Can the UK have a deal with the EU like Switzerland or Norway?

Stephen Bush explores the options for a European trade deal if Britain left the EU. 

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What happens if we vote Out? That question is harder to answer than Whitehall would like. Vote Leave, the official campaign for Brexit, has claimed it would negotiate a bespoke deal for Britain. This is based on a political calculation that none of the existing models looks particularly appealing.

For instance, Vote Leave has rejected the “Norway model”, under which we would copy the Scandinavian country by staying within the European Economic Area.

Crucially, as a member of the EEA, Norway has to accept the European Union’s “four freedoms”, including the free movement of people (the others are goods, services and capital). And it must pay the EU for the privilege – about £688m every year. Espen Barth Eide, a former Norwegian cabinet minister who is now a UN adviser, has described his country as being “influenced by but not influencing Brussels”. Jens Stoltenberg, in his first term as prime minister, coined the term “fax democracy” to describe how Norway’s politicians would wait for faxes to arrive with diktats from Brussels that they had no power to negotiate.

In return, Norwegian citizens enjoy the protections of European law when they are travelling within the EU, as well as (slightly) faster movement through passport control. But their country has higher immigration per head than the United Kingdom.

If not Norway, perhaps Switzerland? Its relationship with the EU is the fruit of six years of negotiation in the early 1990s. Like Norway, it has accepted the free movement of people – and with it, loss of control over immigration. It also follows European regulation in a number of areas, but retains control over workplace and financial regulation.

For successive governments, those opt-outs are prizes to cherish. The financial sector in Switzerland constitutes a larger part of the national economy than its equivalent in the UK, making freedom from European regulation a boon for Swiss policymakers, most of whom hail from the right and centre right.

The option sketched out by Michael Gove – that Britain seek to be part of the same free-trade area as Albania and other Balkan states – is superficially the most attractive. These countries have access to the single market for trade but do not have freedom of movement. That, however, is because politicians within the EU are loath to grant them the visa-free travel they crave. No politician in any of the 27 other member states has a pressing political need to prevent British workers from moving to their shores.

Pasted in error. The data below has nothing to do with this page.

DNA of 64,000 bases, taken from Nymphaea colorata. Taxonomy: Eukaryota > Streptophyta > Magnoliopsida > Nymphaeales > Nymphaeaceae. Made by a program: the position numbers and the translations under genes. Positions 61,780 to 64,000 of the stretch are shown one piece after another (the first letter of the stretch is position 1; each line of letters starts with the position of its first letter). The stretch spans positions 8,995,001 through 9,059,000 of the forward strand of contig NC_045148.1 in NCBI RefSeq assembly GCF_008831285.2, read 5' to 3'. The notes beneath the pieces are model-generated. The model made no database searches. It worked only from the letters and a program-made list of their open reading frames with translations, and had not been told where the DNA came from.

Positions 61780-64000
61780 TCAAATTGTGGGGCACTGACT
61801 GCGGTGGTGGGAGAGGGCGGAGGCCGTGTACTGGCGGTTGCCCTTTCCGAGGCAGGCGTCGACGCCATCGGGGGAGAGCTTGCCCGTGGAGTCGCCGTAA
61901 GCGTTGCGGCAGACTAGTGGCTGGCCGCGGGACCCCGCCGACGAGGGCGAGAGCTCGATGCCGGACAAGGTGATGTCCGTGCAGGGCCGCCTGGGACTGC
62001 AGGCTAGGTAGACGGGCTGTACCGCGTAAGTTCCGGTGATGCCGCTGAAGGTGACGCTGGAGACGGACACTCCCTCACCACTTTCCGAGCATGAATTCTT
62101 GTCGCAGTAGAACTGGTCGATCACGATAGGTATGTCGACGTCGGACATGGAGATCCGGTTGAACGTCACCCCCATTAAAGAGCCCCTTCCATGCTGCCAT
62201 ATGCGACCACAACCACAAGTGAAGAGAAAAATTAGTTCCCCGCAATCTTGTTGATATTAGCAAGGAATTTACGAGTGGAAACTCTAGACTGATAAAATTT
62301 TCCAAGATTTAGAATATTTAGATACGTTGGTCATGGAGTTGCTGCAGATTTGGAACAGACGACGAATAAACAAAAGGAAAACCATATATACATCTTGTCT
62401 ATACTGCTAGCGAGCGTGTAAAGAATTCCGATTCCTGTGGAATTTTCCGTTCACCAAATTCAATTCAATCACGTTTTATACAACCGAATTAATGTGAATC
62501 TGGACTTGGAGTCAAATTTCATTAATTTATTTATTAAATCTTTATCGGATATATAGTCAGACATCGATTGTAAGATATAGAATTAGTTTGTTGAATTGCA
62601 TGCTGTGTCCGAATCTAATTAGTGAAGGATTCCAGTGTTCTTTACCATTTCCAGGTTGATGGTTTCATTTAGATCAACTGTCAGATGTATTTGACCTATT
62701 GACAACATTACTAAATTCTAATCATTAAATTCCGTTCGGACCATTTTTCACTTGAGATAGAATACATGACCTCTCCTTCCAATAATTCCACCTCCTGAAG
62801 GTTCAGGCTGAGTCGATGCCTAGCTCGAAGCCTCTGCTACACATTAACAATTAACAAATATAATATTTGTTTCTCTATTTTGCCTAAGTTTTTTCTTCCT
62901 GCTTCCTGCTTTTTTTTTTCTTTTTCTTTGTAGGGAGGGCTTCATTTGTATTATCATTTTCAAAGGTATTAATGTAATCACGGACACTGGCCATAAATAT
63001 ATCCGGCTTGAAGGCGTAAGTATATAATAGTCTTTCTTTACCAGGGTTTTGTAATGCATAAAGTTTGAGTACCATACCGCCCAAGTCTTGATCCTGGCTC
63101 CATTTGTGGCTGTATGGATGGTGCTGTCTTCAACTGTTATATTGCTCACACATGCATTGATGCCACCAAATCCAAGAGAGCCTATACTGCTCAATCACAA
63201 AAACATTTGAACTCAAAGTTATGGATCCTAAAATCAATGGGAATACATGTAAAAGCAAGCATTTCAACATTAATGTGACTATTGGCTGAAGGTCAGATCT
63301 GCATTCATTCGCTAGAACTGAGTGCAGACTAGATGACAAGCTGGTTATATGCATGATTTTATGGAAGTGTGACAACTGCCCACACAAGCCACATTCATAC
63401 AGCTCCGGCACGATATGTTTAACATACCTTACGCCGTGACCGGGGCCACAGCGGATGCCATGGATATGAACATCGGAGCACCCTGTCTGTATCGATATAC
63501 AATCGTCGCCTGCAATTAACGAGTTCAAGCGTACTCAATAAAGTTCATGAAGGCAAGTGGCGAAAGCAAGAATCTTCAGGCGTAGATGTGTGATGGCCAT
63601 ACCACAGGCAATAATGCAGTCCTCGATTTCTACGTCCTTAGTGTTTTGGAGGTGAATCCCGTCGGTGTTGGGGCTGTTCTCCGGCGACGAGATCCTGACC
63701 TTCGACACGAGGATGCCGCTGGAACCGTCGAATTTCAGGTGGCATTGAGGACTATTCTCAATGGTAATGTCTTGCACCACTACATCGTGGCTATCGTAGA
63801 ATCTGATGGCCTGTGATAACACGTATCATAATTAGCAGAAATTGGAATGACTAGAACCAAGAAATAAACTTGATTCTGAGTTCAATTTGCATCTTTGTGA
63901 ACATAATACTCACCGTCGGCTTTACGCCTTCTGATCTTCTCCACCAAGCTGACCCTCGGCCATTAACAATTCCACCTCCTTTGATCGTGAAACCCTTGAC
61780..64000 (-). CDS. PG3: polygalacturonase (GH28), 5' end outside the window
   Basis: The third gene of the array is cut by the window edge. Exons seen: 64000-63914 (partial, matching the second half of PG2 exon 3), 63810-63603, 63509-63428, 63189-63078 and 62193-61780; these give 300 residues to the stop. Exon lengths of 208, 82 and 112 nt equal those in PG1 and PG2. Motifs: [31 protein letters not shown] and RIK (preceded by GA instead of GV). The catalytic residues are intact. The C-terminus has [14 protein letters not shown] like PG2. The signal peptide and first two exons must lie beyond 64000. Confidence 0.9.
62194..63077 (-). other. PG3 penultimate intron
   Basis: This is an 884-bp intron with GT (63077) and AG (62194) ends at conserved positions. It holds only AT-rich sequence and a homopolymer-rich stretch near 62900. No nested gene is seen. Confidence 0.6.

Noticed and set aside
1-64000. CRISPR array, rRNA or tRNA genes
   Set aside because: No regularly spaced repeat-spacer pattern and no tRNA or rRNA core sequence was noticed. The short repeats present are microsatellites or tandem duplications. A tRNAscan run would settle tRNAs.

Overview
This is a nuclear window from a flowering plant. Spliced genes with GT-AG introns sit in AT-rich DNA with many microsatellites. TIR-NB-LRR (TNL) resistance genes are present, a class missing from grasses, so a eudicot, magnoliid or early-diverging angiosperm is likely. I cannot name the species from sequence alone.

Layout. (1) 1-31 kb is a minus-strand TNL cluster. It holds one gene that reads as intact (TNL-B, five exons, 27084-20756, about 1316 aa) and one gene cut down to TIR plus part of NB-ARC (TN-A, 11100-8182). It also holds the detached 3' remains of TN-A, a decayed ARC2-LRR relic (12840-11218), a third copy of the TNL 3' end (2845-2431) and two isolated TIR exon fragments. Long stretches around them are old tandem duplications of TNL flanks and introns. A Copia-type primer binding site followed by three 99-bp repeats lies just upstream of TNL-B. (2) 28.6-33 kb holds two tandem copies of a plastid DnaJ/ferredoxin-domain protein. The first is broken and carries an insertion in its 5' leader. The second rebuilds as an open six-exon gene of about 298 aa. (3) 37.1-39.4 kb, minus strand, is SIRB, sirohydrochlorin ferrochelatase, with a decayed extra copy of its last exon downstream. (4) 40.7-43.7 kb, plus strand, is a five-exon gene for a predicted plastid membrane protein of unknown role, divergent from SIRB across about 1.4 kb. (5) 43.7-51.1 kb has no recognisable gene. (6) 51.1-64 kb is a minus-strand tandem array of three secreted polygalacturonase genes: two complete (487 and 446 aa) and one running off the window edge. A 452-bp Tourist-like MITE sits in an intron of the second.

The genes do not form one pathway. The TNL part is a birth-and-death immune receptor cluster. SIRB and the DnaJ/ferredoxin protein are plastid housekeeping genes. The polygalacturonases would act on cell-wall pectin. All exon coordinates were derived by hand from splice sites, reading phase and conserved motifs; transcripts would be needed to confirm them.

One other option is what the Conservative MP Christopher Chope calls “the WTO alternative”: leaving the single market and doing deals with individual nations around the world on a bespoke model. Boris Johnson describes this as the “Canada” approach.

In practice, that would mean British holidaymakers would need visas, that expatriates in Spain would no longer have the automatic protection of European law, and that British banks would no longer be able to trade and lend freely in Europe. This would be a significant and painful hit to the British economy – but it would come closest to honouring the promises made by Vote Leave, the official Brexit campaign. Yet the economic consequences, far from unlocking further money for the National Health Service, would pave the way for further spending cuts.

The question of what Leave would look like is already causing consternation among civil servants. What one might call the “Whitehall arrangement” is the most likely choice: Britain still in the EEA, at least in the short term, still subject to European regulation of financial services, corporate law, consumer and workplace rights, environmental regulation and transport, but no longer able to set that regulation separately.

Stephen Bush is political editor of the New Statesman. His daily briefing, Morning Call, provides a quick and essential guide to domestic and global politics.

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